• Details—Brings up a report when you click the magnifying glass icon, allowing you to drill down to view
more detailed information on the selected authentication scenario. This column is required and cannot be
deselected.
• Username—Shows the username that is associated with the authentication.
• Endpoint ID—Shows the unique identifier for an endpoint, usually a MAC or IP address.
• IP Address—Shows the IP address of the endpoint device.
• Network Device—Shows the IP address of the network access device.
• Device Port—Shows the port number at which the endpoint is connected.
• Authorization Profiles—Shows an authorization profile that was used for authentication.
• Identity Group—Shows the identity group that is assigned to the user or endpoint, for which the log was
generated.
• Posture Status—Shows the status of the posture validation and details on the authentication.

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• Event—Shows the event status.


• Failure Reason—Shows a detailed reason for failure, if the authentication failed.
• Optionally, you can choose to show the following categories:
• Auth Method—Shows the authentication method that is used by the RADIUS protocol, such as Microsoft
Challenge Handshake Authentication Protocol version 2 (MSCHAPv2), IEE 802.1x, or dot1x, and so on.
• Authentication Protocol—Shows the authentication protocol used, such as Protected Extensible
Authentication Protocol (PEAP), Extensible Authentication Protocol (EAP), and the like.
• Security Group—Shows the group that is identified by the authentication log.
• Server—Indicates the policy service from which the log was generated.
• Session ID—Shows the session ID.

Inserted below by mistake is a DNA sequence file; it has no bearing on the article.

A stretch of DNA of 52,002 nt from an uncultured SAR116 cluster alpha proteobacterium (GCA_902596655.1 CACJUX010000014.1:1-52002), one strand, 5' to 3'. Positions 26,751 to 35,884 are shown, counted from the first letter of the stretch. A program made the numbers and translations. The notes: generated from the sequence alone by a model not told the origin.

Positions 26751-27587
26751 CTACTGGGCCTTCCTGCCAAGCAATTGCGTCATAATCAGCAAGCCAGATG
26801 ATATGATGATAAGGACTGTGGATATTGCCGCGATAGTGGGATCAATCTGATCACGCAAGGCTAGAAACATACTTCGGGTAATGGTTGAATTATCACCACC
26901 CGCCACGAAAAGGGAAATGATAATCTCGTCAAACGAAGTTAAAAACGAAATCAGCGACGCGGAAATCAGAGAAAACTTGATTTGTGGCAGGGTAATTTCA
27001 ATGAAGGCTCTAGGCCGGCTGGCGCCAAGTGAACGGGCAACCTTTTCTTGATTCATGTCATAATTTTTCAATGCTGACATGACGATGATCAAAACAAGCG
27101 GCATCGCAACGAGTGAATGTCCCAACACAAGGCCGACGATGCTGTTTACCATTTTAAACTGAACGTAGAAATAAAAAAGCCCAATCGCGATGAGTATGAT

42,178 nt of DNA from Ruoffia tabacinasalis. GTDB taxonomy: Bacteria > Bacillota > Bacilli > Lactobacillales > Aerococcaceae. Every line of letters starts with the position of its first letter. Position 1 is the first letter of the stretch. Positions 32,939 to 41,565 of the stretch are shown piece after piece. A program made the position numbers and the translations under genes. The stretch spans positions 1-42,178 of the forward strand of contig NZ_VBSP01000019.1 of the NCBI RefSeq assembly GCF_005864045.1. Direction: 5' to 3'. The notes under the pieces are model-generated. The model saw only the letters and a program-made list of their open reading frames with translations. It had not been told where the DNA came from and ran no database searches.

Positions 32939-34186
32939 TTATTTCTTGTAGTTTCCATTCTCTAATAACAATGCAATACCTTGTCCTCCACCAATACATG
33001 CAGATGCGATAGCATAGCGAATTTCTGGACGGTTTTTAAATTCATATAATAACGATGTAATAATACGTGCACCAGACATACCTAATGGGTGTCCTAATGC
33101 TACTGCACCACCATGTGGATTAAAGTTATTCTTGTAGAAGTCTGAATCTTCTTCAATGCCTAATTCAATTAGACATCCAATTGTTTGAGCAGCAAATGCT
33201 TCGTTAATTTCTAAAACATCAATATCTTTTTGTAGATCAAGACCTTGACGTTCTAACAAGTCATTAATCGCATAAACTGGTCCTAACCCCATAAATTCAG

Detailed Report
Figures 12 and 13 present a detailed authentication report showing a successful authentication of a machine using
EAP-TLS. In Figure 12, the Authentication Summary shows the information that was available when viewed in the
Live Authentications logs page. In Figure 13, the Related Events come from the syslog for the NAD that is relevant to
this session. This is automatically correlated and included in the detailed report when the NAD sends the event to ISE
MnT node.
Figure 2

Figure 10. RADIUS Authentication Detail 1

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Figure 11. RADIUS Authentication Detail 2

To configure the switch to send the syslog to ISE, enter the following:

(config)# logging host {Primary_MnT} transport udp port 20514


(config)# logging host {Backup_MnT} transport udp port 20514

In Figure 14, the Authentication Details section shows other information produced during authentication. In Figure 15,
the Steps section shows the detailed process that the session went through within ISE.

Figure 12. RADIUS Authentication Detail 3

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Figure 13. RADIUS Authentication Detail 4

Reports
If the event happened more than 24 hours ago, it’s a historical event can be viewed by going to Operations à Reports
à Catalog à AAA Protocol à RADIUS Authentication.

Configuration Validator
You can use the diagnostic tool to evaluate the configuration of a network device and identify any configuration
problems. The Expert Troubleshooter compares the configuration of the device with the standard configuration. Figure
16 shows the Evaluate Configuration Validator options.

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Figure 14. Evaluate Configuration Validator Options

Step 1 Go to Operations à Troubleshoot à Diagnostic Tools à Evaluate Configuration Validator.


Step 2 Enter the Network Device IP address of the device whose configuration you want to evaluate, and specify
other options as necessary.
Step 3 Select configuration options to compare against the recommended template. A green check mark means the
option is selected. Click the option again to deselect. Choose from the following:
Step 4 Web Authentication—Select this check box to compare the Web Authentication configuration for the
device with the standard configuration.
Step 5 Profiler Configuration—Select this check box to compare the Profiler configuration for the device with the
standard configuration.
Step 6 CTS—Select this check box if you want to compare Security Group Access configuration for the device
with the standard configuration.
Step 7 802.1X—Select this check box if you want to compare the 802.1X configuration for the device with the
standard configuration. Then choose one of the following options:
Step 8 Open Authentication Mode
Step 9 Low-Impact Mode (Open Mode + ACL)
Step 10 High Security Mode (Closed Mode)